Tensions flare as head of Libya’s unity government sails to Tripoli despite blockade

Published March 31st, 2016 - 08:01 GMT
Libya's UN-backed Prime Minister-designate, Fayez al-Sarraj, flanked by members of the presidential council, speaks during a press conference on March 30, 2016 in the capital Tripoli. (AFP/Stringer)
Libya's UN-backed Prime Minister-designate, Fayez al-Sarraj, flanked by members of the presidential council, speaks during a press conference on March 30, 2016 in the capital Tripoli. (AFP/Stringer)

Members of Libya’s UN-backed Presidential Council on Thursday arrived in Tripoli by boat, after being forced to make the journey from Tunisia by sea.

Airspace around the Libyan capital was closed for several hours on Sunday and Monday. Officials say the aim was to keep them out of the city and prevent them from setting up a unity government.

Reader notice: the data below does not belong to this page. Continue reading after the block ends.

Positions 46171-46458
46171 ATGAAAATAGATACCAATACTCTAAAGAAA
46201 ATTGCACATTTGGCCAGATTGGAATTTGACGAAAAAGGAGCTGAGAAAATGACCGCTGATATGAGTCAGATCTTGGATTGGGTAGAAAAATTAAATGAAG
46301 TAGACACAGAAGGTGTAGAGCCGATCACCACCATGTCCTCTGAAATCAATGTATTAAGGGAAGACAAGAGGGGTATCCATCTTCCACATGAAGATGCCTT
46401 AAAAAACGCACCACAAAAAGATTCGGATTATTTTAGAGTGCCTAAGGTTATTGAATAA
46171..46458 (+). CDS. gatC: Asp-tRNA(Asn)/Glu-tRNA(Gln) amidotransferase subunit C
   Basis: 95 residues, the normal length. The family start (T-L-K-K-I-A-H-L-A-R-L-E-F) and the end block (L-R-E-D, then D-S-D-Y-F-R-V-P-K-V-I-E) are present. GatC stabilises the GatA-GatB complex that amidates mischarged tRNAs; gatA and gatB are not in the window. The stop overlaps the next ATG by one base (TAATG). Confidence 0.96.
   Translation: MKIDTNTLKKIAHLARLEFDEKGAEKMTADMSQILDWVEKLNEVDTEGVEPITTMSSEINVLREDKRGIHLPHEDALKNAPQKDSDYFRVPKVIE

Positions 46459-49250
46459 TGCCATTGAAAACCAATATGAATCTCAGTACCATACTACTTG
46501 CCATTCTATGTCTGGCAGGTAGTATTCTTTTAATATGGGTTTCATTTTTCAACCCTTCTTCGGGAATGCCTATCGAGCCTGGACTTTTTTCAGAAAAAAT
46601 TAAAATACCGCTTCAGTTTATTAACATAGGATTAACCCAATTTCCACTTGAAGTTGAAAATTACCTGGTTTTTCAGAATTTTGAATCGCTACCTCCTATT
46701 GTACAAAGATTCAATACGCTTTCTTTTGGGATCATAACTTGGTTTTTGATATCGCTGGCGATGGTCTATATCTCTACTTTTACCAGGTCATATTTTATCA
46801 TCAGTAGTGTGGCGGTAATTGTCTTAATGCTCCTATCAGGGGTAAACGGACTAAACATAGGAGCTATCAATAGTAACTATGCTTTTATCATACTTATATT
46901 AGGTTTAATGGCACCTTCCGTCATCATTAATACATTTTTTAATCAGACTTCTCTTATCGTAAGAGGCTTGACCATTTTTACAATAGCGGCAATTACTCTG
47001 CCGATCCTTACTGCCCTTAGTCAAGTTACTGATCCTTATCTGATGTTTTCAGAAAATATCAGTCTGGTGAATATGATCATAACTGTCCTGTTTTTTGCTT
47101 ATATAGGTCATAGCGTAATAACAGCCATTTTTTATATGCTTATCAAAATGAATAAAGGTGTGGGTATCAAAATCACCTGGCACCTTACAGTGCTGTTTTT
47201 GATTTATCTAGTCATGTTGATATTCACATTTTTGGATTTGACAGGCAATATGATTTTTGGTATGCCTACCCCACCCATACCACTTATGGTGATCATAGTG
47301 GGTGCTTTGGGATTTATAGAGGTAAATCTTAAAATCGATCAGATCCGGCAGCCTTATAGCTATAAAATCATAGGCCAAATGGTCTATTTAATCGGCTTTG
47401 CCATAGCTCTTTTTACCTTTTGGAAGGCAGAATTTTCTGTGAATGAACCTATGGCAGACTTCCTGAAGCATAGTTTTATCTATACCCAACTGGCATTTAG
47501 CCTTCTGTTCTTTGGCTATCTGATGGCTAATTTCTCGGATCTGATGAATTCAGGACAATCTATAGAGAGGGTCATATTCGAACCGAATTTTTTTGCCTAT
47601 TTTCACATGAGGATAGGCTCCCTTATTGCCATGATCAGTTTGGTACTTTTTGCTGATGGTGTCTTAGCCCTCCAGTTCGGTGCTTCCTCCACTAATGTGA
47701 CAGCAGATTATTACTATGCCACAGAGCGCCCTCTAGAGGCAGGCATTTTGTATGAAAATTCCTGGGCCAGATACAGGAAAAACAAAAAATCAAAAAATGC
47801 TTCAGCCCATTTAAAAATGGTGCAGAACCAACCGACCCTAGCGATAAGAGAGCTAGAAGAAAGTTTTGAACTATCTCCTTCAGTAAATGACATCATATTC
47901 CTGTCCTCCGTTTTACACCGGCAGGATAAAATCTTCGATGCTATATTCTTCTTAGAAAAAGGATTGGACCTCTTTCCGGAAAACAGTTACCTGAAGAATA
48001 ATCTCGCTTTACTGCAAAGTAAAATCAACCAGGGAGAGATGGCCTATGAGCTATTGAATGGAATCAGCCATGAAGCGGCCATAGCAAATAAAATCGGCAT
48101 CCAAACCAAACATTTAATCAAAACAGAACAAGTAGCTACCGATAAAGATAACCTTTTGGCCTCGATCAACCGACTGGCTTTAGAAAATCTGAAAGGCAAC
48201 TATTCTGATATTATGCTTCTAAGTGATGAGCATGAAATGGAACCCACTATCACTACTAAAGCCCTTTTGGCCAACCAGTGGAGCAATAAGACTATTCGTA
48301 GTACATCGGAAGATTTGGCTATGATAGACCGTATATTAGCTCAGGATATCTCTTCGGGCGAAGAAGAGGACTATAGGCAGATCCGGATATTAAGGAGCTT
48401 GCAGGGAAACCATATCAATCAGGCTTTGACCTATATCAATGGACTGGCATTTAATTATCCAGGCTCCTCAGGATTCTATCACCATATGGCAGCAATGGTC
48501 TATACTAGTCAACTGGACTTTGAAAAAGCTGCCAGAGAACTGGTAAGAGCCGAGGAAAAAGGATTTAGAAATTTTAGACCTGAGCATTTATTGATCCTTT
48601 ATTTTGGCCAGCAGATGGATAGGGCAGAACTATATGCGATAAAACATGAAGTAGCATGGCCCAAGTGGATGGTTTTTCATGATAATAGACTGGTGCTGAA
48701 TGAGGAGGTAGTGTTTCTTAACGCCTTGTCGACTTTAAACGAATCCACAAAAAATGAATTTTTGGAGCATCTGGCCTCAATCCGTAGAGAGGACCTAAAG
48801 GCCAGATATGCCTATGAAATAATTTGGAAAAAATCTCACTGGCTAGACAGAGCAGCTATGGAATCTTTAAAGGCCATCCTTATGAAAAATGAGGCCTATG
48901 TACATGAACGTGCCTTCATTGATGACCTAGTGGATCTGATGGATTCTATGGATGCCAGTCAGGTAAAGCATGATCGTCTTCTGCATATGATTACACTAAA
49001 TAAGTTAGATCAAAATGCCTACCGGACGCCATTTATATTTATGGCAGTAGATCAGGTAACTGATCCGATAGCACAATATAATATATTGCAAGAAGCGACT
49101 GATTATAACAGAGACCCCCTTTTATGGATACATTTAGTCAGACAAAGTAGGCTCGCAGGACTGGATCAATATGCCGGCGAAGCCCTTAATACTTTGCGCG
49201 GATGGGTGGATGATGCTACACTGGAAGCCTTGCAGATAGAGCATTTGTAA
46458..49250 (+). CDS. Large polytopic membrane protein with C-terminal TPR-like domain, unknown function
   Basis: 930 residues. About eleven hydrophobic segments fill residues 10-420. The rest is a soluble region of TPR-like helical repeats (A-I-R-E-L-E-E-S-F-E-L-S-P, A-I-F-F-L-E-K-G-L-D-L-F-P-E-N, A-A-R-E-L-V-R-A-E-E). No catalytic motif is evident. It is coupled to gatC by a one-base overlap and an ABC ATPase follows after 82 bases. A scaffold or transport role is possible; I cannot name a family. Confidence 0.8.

Seven officials, including council head Fayez Seraj and Libya’s new prime minister landed at the Abusita naval base after a 12-hour journey from the Tunisian port of Sfax.

Security was tight. There are checkpoints and armoured vehicles on the road leading from the base.

Members of the Nawasi brigade, which supports the council, clashed with opponents shortly after news of the arrival broke. A spokesman said one Nawasi member was killed and three wounded.
 
Al-Nabaa, an influential television channel that backs a separate, self-declared government, has been taken off the air.
 

The Context

A self-declared government, backed by armed groups, had warned the council and the unity government not to travel to the Libyan capital.

The unity government – or government of national accord (GNA) – is the result of a UN-mediated deal signed last DecemberWestern powers have recognised it as Libya’s sole legitimate government.

The government aims to end Libya’s political impasse, resolve its armed conflict and tackle the growing threat from Daesh militants.

However, there is opposition in the east and west of the country. The 18 members of the GNA have so far failed to secure a vote of approval from Libya’s eastern, internationally-recognised parliament, which is a requirement under the UN-brokered deal.


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